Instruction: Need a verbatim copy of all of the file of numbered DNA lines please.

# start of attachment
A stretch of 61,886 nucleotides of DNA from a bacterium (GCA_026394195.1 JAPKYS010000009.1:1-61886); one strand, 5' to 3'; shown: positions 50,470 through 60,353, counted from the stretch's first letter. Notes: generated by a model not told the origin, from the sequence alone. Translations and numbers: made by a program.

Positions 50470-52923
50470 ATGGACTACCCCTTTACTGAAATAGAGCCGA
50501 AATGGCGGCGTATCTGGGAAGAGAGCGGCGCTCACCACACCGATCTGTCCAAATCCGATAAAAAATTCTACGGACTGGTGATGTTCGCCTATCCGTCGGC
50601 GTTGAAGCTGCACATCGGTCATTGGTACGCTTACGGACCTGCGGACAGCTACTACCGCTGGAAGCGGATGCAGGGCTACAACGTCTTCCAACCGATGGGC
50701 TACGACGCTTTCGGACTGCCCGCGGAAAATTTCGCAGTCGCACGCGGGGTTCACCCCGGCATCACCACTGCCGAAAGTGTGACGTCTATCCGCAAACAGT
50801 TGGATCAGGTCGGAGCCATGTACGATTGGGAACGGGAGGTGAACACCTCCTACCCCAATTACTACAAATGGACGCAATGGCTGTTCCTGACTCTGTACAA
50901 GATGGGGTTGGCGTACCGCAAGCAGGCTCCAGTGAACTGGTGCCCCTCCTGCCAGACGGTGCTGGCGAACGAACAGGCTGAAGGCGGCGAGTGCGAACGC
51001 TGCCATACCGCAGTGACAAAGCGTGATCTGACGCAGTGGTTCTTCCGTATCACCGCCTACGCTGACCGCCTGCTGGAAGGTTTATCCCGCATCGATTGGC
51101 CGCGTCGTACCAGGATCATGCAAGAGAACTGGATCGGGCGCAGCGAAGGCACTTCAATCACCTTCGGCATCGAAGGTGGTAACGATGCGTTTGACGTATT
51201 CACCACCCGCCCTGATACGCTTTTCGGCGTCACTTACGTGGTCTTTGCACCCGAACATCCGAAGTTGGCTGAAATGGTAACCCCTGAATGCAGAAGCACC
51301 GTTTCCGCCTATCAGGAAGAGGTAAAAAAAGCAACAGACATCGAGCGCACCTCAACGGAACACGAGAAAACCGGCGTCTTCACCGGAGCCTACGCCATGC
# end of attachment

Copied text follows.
A stretch of 61,886 nucleotides of DNA from a bacterium (GCA_026394195.1 JAPKYS010000009.1:1-61886); one strand, 5' to 3'; shown: positions 50,470 through 60,353, counted from the stretch's first letter. Notes: generated by a model not told the origin, from the sequence alone. Translations and numbers: made by a program.

Positions 50470-52923
50470 ATGGACTACCCCTTTACTGAAATAGAGCCGA
50501 AATGGCGGCGTATCTGGGAAGAGAGCGGCGCTCACCACACCGATCTGTCCAAATCCGATAAAAAATTCTACGGACTGGTGATGTTCGCCTATCCGTCGGC
50601 GTTGAAGCTGCACATCGGTCATTGGTACGCTTACGGACCTGCGGACAGCTACTACCGCTGGAAGCGGATGCAGGGCTACAACGTCTTCCAACCGATGGGC
50701 TACGACGCTTTCGGACTGCCCGCGGAAAATTTCGCAGTCGCACGCGGGGTTCACCCCGGCATCACCACTGCCGAAAGTGTGACGTCTATCCGCAAACAGT
50801 TGGATCAGGTCGGAGCCATGTACGATTGGGAACGGGAGGTGAACACCTCCTACCCCAATTACTACAAATGGACGCAATGGCTGTTCCTGACTCTGTACAA
50901 GATGGGGTTGGCGTACCGCAAGCAGGCTCCAGTGAACTGGTGCCCCTCCTGCCAGACGGTGCTGGCGAACGAACAGGCTGAAGGCGGCGAGTGCGAACGC
51001 TGCCATACCGCAGTGACAAAGCGTGATCTGACGCAGTGGTTCTTCCGTATCACCGCCTACGCTGACCGCCTGCTGGAAGGTTTATCCCGCATCGATTGGC
51101 CGCGTCGTACCAGGATCATGCAAGAGAACTGGATCGGGCGCAGCGAAGGCACTTCAATCACCTTCGGCATCGAAGGTGGTAACGATGCGTTTGACGTATT
51201 CACCACCCGCCCTGATACGCTTTTCGGCGTCACTTACGTGGTCTTTGCACCCGAACATCCGAAGTTGGCTGAAATGGTAACCCCTGAATGCAGAAGCACC
51301 GTTTCCGCCTATCAGGAAGAGGTAAAAAAAGCAACAGACATCGAGCGCACCTCAACGGAACACGAGAAAACCGGCGTCTTCACCGGAGCCTACGCCATGC